1. 82
  1.  

  2. 13

    Really cool idea. Would be nice if there was a repository of recipes in this format and people could share recipes. I’ve been using http://based.cooking and it’s really nice to skip the life story of a recipe and all the ads and popups to subscribe.

    1. 3

      Found this on their github org: https://github.com/cooklang/recipes

      1. 1

        Well that’s going in my bookmarks, thanks for the link!

        This looks neat, though I was wondering if I really have a use case for a recipe markdown language. Storing recipes from online so that:

        a) I have a copy that won’t disappear and

        b) I don’t have to scroll to the actual recipe three times while the ads load in

        …might just be it.

      2. 9

        Interesting, a bit like what we came up with for our hardware build instructions. Though we embed ours in markdown.

        https://gitbuilding.io/usage/getting-started/

        1. 2

          This looks really useful too - have you considered submitting this separately so it gets a few more eyes?

          1. 2

            Thanks! I did a little while ago but it dropped off the front page pretty quickly with no votes. May try again at some point.

        2. 6

          How does it compare to http://microformats.org/wiki/h-recipe?

          1. 4

            I think CookLang embeds the information directly in the recipe, while h-recipe prepends it all.

            1. 4

              Also, CookLang writes like (and more importantly reads like) markdown. h-recipe is HTML.

              CookLang looks like it has richer scaling options for recipes where some ingredients don’t scale linearly with the number of servings.

              1. 7

                The downside of the Markdown-like structure is that it doesn’t express any of the dependencies or timing in the structured format. One of the things I really hate about reading recipes is that they use the word ‘meanwhile’ to mean ‘by the way, you should have started this step before the preceding one’. I’d love to see a recipe markup language that captured timings and dependencies so that you could render a timeline of what needs doing when or a graph of what needs doing before what or any other visualisation that you come up with to make them easier to follow.

                1. 3

                  render a timeline of what needs doing when or a graph of what needs doing before what or any other visualisation that you come up with to make them easier to follow.

                  Something like this?

                  http://www.cookingforengineers.com/recipe/60/The-Classic-Tiramisu-original-recipe/trn

                  (The site also has a full recipe at http://www.cookingforengineers.com/recipe/60/The-Classic-Tiramisu-original-recipe, because terseness is often nice, but not the be-all and end-all.)

                  1. 5

                    Close, yes. If I’m cooking multiple things, planning the time so that I can do things while something is settling / cooking / rising / whatever and planning my time so that I don’t have idle and insanely busy periods is the hardest thing. If the recipes contained the waiting time and when dependencies could be left (e.g. I can chop vegetables up front and leave them to the side but if I need to whisk egg whites then I need to use them immediately or they start to deflate so the whisk step needs to have no gap after it) then I’d be able to both machine-generate a schedule and visualise the schedule in a useful way. Without it, it may as well have a prose description.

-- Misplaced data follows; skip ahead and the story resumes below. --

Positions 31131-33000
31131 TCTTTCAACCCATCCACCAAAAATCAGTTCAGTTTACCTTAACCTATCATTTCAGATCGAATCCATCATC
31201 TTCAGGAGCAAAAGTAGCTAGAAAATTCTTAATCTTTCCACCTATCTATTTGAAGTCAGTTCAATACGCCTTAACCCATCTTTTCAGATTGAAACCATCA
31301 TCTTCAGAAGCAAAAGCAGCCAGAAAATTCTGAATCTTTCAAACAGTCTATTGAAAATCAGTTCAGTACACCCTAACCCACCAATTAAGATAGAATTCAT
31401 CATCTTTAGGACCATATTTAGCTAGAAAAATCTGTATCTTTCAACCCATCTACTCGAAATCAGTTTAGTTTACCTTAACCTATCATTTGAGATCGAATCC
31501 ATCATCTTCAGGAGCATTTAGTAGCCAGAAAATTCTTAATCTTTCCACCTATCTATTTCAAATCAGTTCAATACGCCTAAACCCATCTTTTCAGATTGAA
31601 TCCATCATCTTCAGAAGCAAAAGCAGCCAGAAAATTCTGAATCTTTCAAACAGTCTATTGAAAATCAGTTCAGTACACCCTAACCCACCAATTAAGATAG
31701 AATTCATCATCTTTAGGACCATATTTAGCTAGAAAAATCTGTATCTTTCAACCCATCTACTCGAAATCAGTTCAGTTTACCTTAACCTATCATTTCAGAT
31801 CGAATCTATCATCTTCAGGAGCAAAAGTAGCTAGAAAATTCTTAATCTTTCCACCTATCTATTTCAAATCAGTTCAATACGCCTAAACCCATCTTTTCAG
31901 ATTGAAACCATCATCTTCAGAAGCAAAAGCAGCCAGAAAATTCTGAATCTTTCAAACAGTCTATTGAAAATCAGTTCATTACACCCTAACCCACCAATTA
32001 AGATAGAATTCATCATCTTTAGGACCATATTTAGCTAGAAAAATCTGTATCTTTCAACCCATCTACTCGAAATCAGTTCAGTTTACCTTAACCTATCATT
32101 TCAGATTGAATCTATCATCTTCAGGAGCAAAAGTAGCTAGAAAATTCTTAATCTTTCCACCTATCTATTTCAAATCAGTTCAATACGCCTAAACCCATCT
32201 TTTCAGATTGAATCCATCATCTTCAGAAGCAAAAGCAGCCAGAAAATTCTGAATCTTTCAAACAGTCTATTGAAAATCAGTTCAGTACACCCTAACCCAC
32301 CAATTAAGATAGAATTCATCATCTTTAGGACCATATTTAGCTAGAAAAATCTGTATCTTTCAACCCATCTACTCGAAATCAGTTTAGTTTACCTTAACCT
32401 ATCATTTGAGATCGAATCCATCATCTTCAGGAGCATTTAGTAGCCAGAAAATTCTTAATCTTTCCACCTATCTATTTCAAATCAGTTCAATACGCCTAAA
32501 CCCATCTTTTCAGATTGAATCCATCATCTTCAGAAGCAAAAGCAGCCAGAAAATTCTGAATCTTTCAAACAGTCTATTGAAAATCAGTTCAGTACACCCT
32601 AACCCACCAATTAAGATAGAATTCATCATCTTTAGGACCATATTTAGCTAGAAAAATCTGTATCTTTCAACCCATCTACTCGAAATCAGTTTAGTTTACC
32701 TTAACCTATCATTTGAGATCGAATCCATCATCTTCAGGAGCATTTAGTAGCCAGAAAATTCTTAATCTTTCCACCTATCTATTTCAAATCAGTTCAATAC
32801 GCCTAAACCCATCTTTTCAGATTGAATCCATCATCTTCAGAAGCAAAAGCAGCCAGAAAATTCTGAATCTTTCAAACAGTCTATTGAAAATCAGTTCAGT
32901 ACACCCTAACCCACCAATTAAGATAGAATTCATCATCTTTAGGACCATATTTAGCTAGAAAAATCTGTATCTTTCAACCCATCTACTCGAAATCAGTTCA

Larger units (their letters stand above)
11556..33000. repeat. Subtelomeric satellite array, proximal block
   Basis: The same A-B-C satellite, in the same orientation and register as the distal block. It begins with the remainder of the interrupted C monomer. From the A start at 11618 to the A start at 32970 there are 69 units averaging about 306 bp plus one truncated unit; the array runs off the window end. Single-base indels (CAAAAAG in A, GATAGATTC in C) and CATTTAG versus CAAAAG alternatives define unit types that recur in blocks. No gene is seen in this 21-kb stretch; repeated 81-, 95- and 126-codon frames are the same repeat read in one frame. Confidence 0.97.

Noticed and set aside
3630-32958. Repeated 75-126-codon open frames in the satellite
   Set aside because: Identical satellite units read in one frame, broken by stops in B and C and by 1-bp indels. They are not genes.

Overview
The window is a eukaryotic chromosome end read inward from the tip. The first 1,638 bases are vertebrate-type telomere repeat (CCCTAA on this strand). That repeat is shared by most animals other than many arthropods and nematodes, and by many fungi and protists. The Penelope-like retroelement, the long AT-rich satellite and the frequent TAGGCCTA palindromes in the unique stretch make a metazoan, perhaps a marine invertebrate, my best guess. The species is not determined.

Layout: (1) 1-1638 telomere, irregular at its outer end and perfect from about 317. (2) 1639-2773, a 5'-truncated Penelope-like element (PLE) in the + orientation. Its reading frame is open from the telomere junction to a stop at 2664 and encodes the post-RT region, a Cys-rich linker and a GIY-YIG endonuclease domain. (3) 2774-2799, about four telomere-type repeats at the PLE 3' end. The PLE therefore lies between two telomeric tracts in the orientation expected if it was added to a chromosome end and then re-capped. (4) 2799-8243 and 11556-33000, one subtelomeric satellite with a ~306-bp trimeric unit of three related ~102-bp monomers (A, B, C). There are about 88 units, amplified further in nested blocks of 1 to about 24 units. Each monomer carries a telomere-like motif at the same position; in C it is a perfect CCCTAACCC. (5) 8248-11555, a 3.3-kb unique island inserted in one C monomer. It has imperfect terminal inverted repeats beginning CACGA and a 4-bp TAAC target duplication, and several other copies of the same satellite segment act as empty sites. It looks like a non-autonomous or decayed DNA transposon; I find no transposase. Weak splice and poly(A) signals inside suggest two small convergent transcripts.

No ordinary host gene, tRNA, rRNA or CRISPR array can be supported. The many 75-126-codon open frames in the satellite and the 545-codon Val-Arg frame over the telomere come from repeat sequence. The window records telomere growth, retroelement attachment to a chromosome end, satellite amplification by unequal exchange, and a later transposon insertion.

2. 3

                    I’d love to see a recipe markup language that captured timings and dependencies so that you could render a timeline of what needs doing when or a graph of what needs doing before what or any other visualisation that you come up with to make them easier to follow.

                    I agree. And being able to put steps from multiple recipes on a timeline in a way that leads to everything being ready at about the same time would be a nice follow-on to that.

                2. 1

                  The information used by h-recipe is embedded (as markup into HTML).

                3. 4

                  You can probably write a cook-lang compiler to output h-recipes… because we never have enough standards anyway. ;) /s

                  1. 1

                    Also, from the same time… When we still had the ilusiin of a semantic future for the web: https://schema.org/Recipe

                    This is what Google uses to parse a webpage as a recipe.

                  2. 3

                    This needs make-like output labeling so we can model dependencies between steps in a recipe.

                    1. 2

                      This looks very well-done. I’ve been spending some time thinking about some things adjacent to this recently, and I like this better than any of the recipe formats I have either concocted or tried to steal. If my project idea gets beyond the “thinking about it” stage, I’m probably going to use this.

                      1. 1

                        Really wish there was an integration with this an JSON-LD using some vocabulary.

                        1. 1

                          Not quite the same use-case, but I stumbled on a ~yaml take on this just this past weekend: https://github.com/256-recipes/yuml

                          1. 1

                            Now I just need a way to integrate this with inventory management and I can generate a shopping list for the day, week, or month.

                            1. 0

                              I gotta test this out!

                              1. 0

                                This might be the thing to convert me from storing recipes in Evernote and into a git repo….